With the Tokyo Game Show recently wrapping up, it has become clear to me just how important the concept of ‘hype’ or anticipation is to the gaming industry. We saw a wide variety of trailers and information paraded out in front of the media and consumers with the sole intention of drumming up some much-needed attention. While the results may have varied in each individual case, simply being a part of the spotlight is an indescribably important part of the game development process these days. It begs the question though: why is this the case? Is this cultural dependence on expectations healthy, or in any way conducive to healthy game design, promotion and reception?
To give a very recent example, in previous articles, I highlighted my personal excitement for the upcoming Monster Hunter X, as advertised throughout TGS. Now, it must be stressed that I have no personal indication as to the quality of the game. Despite this obvious information, I have been thoroughly swept up by the hype train, as is so easy to do. Are these expectations and impressions I now possess healthy for how I will perceive the game upon release? Regardless of what product I receive at the end of the day, the image I have in my head at this moment will be entirely different than the game. I know this, everybody knows this, but the hype train barrels ahead at full steam, with no signs of slowing. Expectations can be a dangerous thing, as I’m sure we all know, but it’s only human to attach your wishes and desires to whatever is currently holding your attention. We may not receive precisely what we want at the end of the day, but if there is merit to be found, perhaps that arduous endeavour of waiting and anticipation will indeed prove worthwhile.
Monster Hunter X is a great example of the modern approach to video game advertising. There has been a regular trickle of information since the initial reveal earlier this year. In this way, it has solidified a place in the collective cultural consciousness. Fans are constantly exposed to any and all new information related to the title, effectively and efficiently building anticipation. Thanks to the connected and open nature of the modern gaming community and online society, even when nothing is happening, the hot new thing, whatever it may be, remains in our minds. The latest trailer or promotional piece, no matter how brief, can be thoroughly dissected for valuable information. With the seeds of anticipation planted and regularly tended to by the game’s developer, the product remains firmly within our conscious largely of our own volition. It’s a prolonged approach to advertising, but one that has seen the gaming industry become a true financial juggernaut. There’s no denying the effectiveness of this approach from an economic perspective, and it feeds the community a wealth of material to discuss, but certain downsides lie elsewhere.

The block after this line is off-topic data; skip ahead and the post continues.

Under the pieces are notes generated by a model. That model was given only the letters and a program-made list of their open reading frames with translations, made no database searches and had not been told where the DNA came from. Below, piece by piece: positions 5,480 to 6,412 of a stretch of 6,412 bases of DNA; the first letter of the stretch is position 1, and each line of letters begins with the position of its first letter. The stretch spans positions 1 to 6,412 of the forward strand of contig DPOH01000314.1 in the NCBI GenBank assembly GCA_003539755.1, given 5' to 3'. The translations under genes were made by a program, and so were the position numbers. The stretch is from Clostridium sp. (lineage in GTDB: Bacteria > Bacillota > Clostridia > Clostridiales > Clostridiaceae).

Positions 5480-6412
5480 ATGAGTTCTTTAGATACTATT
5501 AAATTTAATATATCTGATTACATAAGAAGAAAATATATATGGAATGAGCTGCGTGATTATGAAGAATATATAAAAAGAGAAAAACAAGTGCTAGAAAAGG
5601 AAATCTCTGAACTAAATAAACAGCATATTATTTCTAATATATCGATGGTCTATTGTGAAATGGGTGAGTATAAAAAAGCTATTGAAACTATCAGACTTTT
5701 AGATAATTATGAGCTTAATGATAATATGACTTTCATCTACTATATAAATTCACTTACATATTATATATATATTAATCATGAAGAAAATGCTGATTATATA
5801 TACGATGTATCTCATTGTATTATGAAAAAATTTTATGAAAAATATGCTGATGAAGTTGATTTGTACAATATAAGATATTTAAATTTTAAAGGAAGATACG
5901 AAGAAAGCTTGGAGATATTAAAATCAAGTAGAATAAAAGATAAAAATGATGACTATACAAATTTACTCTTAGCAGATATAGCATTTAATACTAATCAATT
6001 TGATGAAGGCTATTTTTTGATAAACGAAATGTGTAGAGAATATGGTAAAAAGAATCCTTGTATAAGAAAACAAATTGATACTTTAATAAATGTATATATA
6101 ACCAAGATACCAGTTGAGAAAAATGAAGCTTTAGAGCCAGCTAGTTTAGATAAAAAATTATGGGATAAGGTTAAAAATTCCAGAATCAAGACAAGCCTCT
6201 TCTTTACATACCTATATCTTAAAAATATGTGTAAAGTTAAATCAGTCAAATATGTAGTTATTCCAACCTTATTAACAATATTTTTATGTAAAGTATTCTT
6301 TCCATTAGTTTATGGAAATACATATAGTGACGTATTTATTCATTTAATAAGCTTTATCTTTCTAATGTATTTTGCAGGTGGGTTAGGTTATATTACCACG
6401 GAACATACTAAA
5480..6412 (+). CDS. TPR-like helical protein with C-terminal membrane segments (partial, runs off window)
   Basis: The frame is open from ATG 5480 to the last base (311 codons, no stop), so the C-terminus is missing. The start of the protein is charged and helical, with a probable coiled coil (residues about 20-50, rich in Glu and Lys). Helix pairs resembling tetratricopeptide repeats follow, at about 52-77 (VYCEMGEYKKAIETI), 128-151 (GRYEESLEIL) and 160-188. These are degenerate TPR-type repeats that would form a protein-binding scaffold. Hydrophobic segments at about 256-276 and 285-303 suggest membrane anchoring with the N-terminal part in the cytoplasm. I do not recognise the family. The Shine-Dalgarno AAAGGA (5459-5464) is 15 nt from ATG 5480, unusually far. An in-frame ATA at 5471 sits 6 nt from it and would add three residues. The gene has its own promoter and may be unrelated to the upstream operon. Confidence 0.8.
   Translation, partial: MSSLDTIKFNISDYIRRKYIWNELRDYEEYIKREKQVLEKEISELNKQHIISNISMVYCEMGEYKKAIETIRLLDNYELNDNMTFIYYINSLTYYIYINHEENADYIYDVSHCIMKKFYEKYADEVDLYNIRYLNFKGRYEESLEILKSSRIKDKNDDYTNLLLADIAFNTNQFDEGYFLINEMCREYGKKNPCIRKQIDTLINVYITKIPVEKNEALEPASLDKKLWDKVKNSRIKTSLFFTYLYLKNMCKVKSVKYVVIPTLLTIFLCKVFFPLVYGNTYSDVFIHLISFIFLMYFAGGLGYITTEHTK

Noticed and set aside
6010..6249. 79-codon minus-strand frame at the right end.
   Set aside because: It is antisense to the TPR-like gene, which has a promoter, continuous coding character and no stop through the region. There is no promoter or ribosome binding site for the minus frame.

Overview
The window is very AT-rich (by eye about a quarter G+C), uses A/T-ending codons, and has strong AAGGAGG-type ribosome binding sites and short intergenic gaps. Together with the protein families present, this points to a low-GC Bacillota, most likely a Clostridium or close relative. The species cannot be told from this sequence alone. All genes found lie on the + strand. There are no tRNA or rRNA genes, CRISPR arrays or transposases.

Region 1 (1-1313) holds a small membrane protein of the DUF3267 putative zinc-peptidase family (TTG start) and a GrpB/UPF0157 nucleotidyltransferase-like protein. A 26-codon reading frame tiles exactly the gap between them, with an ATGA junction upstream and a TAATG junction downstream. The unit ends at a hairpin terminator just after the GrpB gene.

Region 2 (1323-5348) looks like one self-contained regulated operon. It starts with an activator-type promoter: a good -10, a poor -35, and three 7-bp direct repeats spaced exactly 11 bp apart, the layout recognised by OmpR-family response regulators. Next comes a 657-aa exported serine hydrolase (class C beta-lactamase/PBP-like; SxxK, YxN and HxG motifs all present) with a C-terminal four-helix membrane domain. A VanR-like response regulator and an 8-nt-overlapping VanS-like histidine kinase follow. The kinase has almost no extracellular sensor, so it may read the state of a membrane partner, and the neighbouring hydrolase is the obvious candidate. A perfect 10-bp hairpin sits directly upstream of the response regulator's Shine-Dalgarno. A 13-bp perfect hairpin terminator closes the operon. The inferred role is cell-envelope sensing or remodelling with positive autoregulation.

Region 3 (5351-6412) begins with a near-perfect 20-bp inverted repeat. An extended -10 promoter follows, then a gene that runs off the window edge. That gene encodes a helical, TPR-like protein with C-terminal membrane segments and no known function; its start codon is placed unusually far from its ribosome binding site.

Due to the pre-release marketing rush of the current industry, a vast quantity of game sales are made well prior to their actual release. Yes, pre-order sales are the new trend in the video game industry, as I’m sure you’ve already noticed. That is to say, a game can indeed live or die before its release. Watch Dogs for instance, was host to an absurd amount of pre-order exclusive content, and also held substantial hype in the lead-up to release. With a large quantity of sales confirmed even before release, Watch Dogs was almost assured financial success, even despite its eventual lukewarm reception upon release. This, alongside numerous other instances, has had the unfortunate side-effect of encouraging misleading pre-release advertising. The trend is rapidly shifting towards this pre-order focus, which can only have detrimental effects on the actual quality of the games produced. For a game to simply deliver what it promises is unfortunately becoming the exception rather than the rule.
I understand that the entire purpose of building excitement and anticipation in the lead-up to a game’s release is to generate more sales, and that’s fine. Advertising is an enormous part of the entertainment industry, as it should be. What intrigues me more about the gaming industry in particular is just how hype-reliant it is. A tepid response at E3 or a similar show can prematurely doom a game to mediocre sales. An extreme level of hype can be just as detrimental to a game’s success. Again, take a look at Watch Dogs. At its initial reveal, anticipation was incredibly high. When the game finally reached store shelves, players were immediately dismayed to find that the product in their hands was not quite what they expected. While Watch Dogs suffered from numerous problems throughout its development cycle, that initial hype level certainly contributed to the sheer disappointment of its release.
If you feel that I have been overly negative, I must state at this point that I don’t think the ‘hype train’ is an inherently flawed concept. To get wholly excited and invested in an upcoming game shows that this is indeed a hobby that you care deeply about. Anticipation is a healthy reflection of our desires and an engaging exercise to participate in for your mind. The gaming community is widespread and surprisingly tight-knit at times, so to see such a large group band together discussing and debating an upcoming title is always enlightening and informative. From a financial standpoint, such long-standing support and discussion can only serve to help keep a game relevant and promote sales, keeping the hope of future installments alive. The fact of the matter is that negative outcomes do exist and this is unavoidable. However, this shouldn’t dissuade us as a community from taking the best out of any situation.